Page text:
Tyrannical publisher Earl Janoth murders his mistress by stabbing her with a toy sundial, then uses all the resources of his organisation to pin the crime on a mystery man seen in the vicinity. George Stroud (Ray Milland), editor of Crimeways magazine, is in charge of tracing the man, which is problematic since he is himself the likely fall guy.
An outstanding Paramount film noir, directed by the dependable, underrated John Farrow, this is a Hitchcockian ‘wrong man’ movie, based on the novel by Kenneth Fearing. With an absurd splash of moustache and a scary mean little boy presence, Laughton makes an impressive, self-loathing, megalomaniac villain (based on publisher Henry Luce). As in many noirs, the villains are all sexually strange: scarfaced George Macready as Laughton’s coded-as-gay right-hand-man and usually loveable Harry Morgan as an all-in-black masseur-murderer.
Early on, the film establishes the Crimeways technique for tracking absconders, a lo-tech blackboard to which more and more clues are added as the picture of the unknown man becomes more detailed, then Milland squirms as the description comes more and more to resemble him. There are domestic time-outs that ought to add tension but become tiresome, wasting Maureen O’Sullivan in the draggy role of the wife who is always on the point of leaving Milland because he spends too much time at work.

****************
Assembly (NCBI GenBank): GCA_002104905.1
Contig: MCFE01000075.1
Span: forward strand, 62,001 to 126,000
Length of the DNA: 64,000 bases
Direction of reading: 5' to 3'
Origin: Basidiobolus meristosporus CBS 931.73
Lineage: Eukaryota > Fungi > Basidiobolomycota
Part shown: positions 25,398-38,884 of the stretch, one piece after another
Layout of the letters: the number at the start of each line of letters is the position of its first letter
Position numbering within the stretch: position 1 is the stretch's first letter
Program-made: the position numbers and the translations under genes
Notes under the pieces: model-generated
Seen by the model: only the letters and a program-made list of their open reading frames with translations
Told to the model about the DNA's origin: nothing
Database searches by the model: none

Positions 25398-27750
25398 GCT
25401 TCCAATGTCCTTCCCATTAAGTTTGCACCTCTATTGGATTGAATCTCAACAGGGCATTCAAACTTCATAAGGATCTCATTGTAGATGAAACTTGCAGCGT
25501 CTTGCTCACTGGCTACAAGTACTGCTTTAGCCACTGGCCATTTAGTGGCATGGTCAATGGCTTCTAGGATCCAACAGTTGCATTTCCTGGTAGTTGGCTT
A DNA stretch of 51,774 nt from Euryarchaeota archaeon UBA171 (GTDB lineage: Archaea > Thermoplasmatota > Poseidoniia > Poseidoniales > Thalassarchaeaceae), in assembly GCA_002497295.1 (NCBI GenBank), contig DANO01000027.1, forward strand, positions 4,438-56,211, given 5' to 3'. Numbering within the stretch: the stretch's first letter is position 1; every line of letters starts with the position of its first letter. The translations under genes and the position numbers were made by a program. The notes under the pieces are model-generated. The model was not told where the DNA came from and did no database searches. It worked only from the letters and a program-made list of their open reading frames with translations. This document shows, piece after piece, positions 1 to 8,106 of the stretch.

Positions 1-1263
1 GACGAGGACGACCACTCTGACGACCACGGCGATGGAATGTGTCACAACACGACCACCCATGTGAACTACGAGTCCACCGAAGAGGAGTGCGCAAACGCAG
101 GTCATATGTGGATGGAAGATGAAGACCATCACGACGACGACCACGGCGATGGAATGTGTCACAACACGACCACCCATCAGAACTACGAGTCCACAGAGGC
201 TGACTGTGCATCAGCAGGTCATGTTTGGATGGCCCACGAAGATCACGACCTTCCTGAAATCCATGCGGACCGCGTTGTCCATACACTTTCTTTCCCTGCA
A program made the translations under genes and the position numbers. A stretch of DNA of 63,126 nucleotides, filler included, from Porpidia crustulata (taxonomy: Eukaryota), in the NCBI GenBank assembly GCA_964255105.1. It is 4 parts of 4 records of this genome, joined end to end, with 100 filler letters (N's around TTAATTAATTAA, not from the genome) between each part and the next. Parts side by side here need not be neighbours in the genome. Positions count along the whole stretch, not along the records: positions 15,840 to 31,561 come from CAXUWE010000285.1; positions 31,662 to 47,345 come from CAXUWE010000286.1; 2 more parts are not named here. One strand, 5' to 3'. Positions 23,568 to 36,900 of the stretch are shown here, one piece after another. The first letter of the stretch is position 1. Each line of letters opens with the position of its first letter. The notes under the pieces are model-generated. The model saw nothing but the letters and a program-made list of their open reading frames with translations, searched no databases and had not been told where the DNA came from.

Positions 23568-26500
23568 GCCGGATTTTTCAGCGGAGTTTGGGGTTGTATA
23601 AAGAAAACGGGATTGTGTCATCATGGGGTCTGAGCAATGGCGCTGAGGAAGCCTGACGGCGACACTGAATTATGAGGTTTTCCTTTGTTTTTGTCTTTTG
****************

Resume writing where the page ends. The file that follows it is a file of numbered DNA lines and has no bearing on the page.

Elsa Lanchester has a funny bit as an eccentric painter with a brood of fatherless kids who is commissioned to do a sketch of the culprit she glimpsed and turns in a Picasso-esque abstract. In its fiendishly brilliant plot construction and media empire milieu, it is far more memorable than the remake No Way Out, which uses a Washington political backdrop and adds a gilding-the-lily plot twist that undoes the still-potent premise.
Compelling crime noir which is far superior to its remake No Way Out,